More information

APPENDIX J REQUIRED NAVIGATION PERFORMANCE IMPACTS EVALUATION REPORT

APPENDIX J REQUIRED NAVIGATION PERFORMANCE IMPACTS EVALUATION REPORT APPENDIX J REQUIRED NAVIGATION PERFORMANCE IMPACTS EVALUATION REPORT February 01, 2007 Naverus, Inc. Seattle, WA This document contains commercially sensitive information and must be treated as Naverus,

More information

TRIAXYS Acoustic Doppler Current Profiler Comparison Study

TRIAXYS Acoustic Doppler Current Profiler Comparison Study TRIAXYS Acoustic Doppler Current Profiler Comparison Study By Randolph Kashino, Axys Technologies Inc. Tony Ethier, Axys Technologies Inc. Reo Phillips, Axys Technologies Inc. February 2 Figure 1. Nortek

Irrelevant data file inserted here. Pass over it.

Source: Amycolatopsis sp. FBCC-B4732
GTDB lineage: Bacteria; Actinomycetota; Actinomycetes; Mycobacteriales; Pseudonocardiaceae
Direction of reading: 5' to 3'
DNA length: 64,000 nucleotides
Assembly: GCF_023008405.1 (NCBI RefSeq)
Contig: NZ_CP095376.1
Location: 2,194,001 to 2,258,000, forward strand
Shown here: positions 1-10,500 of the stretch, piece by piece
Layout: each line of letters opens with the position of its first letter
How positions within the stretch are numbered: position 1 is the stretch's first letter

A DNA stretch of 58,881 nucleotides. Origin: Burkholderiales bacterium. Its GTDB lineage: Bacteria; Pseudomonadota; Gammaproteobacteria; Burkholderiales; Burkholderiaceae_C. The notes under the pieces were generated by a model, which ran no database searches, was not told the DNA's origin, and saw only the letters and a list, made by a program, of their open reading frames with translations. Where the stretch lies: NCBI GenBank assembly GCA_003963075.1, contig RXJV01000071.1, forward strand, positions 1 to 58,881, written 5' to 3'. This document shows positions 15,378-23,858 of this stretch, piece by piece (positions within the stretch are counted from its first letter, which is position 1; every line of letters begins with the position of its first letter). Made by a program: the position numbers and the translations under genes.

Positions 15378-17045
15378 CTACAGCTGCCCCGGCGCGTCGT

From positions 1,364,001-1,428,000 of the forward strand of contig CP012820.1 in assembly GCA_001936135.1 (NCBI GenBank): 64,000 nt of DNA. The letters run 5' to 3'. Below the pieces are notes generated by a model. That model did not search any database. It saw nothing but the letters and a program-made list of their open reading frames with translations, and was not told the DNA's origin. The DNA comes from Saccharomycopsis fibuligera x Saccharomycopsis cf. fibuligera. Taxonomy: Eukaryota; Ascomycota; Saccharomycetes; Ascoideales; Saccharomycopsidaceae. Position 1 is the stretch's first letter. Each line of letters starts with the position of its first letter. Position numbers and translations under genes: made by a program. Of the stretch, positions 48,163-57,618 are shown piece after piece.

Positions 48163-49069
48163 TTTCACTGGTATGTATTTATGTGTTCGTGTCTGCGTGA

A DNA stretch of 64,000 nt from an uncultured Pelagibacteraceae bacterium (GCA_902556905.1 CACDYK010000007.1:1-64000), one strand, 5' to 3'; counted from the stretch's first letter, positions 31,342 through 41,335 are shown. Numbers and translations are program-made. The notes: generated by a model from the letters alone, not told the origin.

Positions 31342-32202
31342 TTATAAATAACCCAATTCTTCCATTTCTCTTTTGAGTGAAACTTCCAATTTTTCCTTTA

More information

TESTING OF BELIMO PRESSURE INDEPENDENT CHARACTERIZED CONTROL VALVES

TESTING OF BELIMO PRESSURE INDEPENDENT CHARACTERIZED CONTROL VALVES TESTING OF BELIMO PRESSURE INDEPENDENT CHARACTERIZED CONTROL VALVES November, 25 Submitted by: Iowa Energy Center Address: DMACC, 26 S. Ankeny Blvd. Ankeny, IA 521 Phone: 515.965.755 Fax: 515.965.756 Web

More information

OPENINGS AND REINFORCEMENTS 26

OPENINGS AND REINFORCEMENTS 26 ASME BPVC.VIII.1-2015 UG-35.2 UG-36 (4) It is recognized that it is impractical to write requirements to cover the multiplicity of devices used for quick access, or to prevent negligent operation or the

More information

IMAGE-BASED STUDY OF BREAKING AND BROKEN WAVE CHARACTERISTICS IN FRONT OF THE SEAWALL

IMAGE-BASED STUDY OF BREAKING AND BROKEN WAVE CHARACTERISTICS IN FRONT OF THE SEAWALL IMAGE-BASED STUDY OF BREAKING AND BROKEN WAVE CHARACTERISTICS IN FRONT OF THE SEAWALL Weijie Liu 1 and Yoshimitsu Tajima 1 This study aims to study the breaking and broken wave characteristics in front

More information

LONGITUDINAL AIR VELOCITY CONTROL IN A ROAD TUNNEL DURING A FIRE EVENT